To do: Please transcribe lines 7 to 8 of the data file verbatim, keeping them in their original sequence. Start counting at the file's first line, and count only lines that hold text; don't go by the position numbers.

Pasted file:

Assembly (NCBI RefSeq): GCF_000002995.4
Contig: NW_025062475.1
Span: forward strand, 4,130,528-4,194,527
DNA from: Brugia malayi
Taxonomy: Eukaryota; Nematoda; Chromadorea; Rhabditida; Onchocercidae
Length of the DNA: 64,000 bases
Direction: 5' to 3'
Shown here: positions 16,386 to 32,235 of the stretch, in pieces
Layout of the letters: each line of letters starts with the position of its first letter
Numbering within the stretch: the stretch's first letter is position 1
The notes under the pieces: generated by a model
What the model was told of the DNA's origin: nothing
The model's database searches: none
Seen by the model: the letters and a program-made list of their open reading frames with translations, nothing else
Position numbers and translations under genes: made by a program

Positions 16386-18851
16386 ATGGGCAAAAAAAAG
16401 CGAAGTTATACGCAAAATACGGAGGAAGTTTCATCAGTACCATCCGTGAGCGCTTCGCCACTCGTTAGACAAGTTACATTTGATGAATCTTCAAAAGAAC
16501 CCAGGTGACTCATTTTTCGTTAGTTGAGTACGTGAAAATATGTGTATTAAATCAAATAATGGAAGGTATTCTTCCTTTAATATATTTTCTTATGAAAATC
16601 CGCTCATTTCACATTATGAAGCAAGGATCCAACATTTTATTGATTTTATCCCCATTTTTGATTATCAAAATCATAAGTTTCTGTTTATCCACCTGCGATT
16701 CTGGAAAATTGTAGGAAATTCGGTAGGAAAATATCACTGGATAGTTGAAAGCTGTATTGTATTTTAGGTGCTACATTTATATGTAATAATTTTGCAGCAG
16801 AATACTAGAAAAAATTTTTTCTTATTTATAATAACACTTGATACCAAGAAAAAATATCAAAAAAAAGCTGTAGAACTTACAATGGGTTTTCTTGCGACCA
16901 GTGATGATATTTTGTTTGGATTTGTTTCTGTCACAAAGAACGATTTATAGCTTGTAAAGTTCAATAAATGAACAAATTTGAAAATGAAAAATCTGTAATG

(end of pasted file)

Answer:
Direction: 5' to 3'
Shown here: positions 16,386 to 32,235 of the stretch, in pieces